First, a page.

Strategic HRIS for proactive workforce planning and development

Modules and functions within the strategic HRIS category help with analysis, decision-making, and goal-setting in relation to workforce planning.

Job analysis and design

Job analysis and design tasks involve identifying the necessary background and skills, scope of responsibilities, reporting structure, and salary for any given role. This functionality helps identify skills and role gaps in the current workforce, all of which have downstream implications for recruiting strategy as well as learning and development.

Recruiting information system

A recruiting information system stores specific skills that hiring managers analyze when evaluating candidates. It also gathers useful hiring metrics to help HR teams optimize hiring processes. These metrics include the number of current openings, how and where they’re advertised, time to fill vacancies, and time to onboard new hires.

Learning and development system

A learning management system (LMS) supports succession planning as operational decisions are made regarding job rotations or promotions. It tracks skillsets for employees across the company and identifies employees who are ready to pursue additional training or certifications based on recent changes to their roles or responsibilities.

Why a company uses strategic HRIS

These strategic parts of the HRIS are useful for growing organizations that want to be intentional about the employees they hire and develop. They help companies with specialized hiring needs find the right talent and reduce turnover.

Tactical HRIS for internal resource management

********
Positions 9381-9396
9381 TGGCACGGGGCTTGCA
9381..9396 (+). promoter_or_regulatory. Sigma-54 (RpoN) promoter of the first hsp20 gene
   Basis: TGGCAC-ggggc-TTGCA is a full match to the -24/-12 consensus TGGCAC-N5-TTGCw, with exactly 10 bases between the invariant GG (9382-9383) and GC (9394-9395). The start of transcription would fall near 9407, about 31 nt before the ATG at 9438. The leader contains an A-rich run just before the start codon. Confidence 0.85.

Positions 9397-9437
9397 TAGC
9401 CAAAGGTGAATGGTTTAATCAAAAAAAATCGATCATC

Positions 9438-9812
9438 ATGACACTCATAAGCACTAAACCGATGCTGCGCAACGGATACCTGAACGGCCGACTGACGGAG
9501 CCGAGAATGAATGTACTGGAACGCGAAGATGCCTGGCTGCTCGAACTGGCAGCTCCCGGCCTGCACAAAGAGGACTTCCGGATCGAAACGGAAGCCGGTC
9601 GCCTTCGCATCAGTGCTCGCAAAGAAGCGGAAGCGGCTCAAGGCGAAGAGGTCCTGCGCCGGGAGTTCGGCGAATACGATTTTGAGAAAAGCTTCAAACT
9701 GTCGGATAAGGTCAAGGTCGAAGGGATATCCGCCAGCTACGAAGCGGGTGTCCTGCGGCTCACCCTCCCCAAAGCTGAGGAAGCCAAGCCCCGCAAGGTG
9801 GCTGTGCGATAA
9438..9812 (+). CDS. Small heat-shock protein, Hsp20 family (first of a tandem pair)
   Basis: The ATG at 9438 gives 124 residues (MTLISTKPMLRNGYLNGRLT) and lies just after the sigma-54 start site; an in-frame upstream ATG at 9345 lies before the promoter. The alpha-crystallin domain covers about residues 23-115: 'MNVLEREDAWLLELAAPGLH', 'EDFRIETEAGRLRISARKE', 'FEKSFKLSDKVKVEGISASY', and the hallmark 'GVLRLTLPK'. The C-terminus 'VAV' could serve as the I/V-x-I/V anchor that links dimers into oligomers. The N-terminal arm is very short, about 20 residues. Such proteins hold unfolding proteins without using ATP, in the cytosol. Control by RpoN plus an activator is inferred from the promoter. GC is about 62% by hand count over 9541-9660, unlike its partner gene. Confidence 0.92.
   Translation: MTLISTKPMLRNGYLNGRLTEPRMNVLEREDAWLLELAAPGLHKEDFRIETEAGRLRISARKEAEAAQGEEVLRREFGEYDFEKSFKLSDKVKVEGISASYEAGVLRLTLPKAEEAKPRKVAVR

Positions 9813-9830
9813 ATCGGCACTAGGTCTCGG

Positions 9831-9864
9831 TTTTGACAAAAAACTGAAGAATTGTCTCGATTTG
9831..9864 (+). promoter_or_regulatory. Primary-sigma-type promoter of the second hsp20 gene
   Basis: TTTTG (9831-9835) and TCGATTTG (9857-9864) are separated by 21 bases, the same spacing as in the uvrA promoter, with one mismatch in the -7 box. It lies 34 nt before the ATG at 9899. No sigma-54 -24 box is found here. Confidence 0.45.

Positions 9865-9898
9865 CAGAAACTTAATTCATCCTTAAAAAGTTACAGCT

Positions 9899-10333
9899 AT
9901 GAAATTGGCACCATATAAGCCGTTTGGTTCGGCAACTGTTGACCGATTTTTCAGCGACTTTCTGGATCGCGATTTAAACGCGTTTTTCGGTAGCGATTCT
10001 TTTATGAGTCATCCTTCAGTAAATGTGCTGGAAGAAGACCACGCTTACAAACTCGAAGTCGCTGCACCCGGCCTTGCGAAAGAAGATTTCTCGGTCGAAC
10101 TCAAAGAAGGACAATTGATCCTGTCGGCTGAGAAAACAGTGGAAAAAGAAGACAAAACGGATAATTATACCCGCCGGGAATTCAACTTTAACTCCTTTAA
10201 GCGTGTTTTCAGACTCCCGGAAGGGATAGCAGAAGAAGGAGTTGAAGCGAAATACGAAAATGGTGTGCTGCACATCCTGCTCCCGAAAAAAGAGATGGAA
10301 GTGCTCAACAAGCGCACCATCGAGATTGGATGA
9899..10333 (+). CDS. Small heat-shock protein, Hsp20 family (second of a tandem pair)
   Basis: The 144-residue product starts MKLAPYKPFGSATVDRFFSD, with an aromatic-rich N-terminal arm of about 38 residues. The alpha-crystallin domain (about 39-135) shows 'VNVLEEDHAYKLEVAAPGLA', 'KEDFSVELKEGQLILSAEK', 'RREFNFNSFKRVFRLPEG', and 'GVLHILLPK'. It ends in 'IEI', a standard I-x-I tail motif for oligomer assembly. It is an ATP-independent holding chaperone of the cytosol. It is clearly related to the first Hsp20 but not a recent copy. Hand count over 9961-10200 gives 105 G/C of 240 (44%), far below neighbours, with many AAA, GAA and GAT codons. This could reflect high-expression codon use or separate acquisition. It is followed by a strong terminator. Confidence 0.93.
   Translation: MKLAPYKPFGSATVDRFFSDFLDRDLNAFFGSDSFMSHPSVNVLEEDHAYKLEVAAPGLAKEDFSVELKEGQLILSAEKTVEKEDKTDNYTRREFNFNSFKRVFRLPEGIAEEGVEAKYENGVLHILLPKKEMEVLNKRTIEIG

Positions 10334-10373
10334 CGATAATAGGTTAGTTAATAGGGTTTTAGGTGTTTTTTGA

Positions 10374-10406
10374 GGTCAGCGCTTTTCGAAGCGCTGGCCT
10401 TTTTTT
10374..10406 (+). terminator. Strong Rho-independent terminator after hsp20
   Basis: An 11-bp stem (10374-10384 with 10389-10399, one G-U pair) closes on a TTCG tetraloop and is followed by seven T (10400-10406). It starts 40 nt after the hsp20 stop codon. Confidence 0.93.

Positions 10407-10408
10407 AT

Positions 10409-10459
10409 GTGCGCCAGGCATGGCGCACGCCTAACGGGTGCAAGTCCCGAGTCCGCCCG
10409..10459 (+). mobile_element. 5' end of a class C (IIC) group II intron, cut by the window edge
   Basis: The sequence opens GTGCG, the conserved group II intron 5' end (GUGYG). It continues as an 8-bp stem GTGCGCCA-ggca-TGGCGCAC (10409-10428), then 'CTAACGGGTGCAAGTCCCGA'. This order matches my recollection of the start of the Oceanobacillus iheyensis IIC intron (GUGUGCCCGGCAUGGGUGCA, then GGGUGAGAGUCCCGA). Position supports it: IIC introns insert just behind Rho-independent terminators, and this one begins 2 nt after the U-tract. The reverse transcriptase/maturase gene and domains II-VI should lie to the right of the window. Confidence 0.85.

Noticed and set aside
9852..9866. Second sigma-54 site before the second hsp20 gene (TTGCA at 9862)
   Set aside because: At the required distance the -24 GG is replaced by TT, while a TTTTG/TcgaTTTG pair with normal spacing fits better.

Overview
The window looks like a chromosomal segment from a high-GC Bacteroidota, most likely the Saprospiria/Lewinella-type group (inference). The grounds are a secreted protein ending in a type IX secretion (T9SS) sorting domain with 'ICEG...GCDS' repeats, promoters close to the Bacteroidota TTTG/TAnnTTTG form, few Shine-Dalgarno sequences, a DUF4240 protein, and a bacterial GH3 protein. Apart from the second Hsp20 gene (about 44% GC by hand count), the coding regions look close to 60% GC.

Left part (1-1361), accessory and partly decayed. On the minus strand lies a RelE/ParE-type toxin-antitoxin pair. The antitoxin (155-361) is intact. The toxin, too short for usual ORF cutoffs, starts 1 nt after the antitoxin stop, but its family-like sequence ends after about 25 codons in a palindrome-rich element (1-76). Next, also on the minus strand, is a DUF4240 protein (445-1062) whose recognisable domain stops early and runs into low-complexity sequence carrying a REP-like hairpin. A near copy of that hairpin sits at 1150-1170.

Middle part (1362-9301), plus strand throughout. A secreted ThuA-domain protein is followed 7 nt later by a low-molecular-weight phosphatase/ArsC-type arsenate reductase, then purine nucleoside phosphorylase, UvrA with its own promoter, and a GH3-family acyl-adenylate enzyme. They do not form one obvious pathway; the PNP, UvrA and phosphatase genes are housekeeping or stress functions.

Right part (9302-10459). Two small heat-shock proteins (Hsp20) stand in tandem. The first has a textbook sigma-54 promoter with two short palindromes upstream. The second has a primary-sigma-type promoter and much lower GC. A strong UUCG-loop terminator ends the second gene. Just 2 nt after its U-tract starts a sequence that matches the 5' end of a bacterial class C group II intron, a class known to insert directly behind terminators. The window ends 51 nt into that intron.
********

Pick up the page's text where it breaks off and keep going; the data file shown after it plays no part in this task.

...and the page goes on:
The tactical HRIS category targets efficiency and compliance. The tools and functionalities that fall in this category help HR leaders make big-picture decisions on how to best use existing resources for functions like compensation, recruiting, training, and benefits.

External data aggregation

Tactical HR modules aggregate external data related to competitors, the industry, and new federal regulations that inform job analysis and design. For example, a new regulation about employee data privacy might prompt HR to scrutinize its current software tools and security measures.

Compensation and benefits management

Compensation and benefits management modules affect employee recruiting and retention. From a leadership perspective, salary and benefits are two of the most expensive investments an organization makes in its employees. Therefore, company leaders have a vested interest in regularly reviewing the organization’s benefits package and compensation strategy. For example, HR and executives might reconsider continued investment in a benefit that draws low enrollment or underutilization.

Why a company uses tactical HRIS

Tactical HRIS functions support macro-level HR decisions about how to most effectively invest in and allocate resources. For example, companies operating on a tighter budget will want to focus on scaling up HR efficiency. Or, companies whose hiring outpaces the HR team’s capacity will need information systems that support tactical HR.

Comprehensive HRIS for broad HR needs

As the name implies, a comprehensive HR information system functions as a one-stop shop for storing any information needed to perform nearly all HR functions.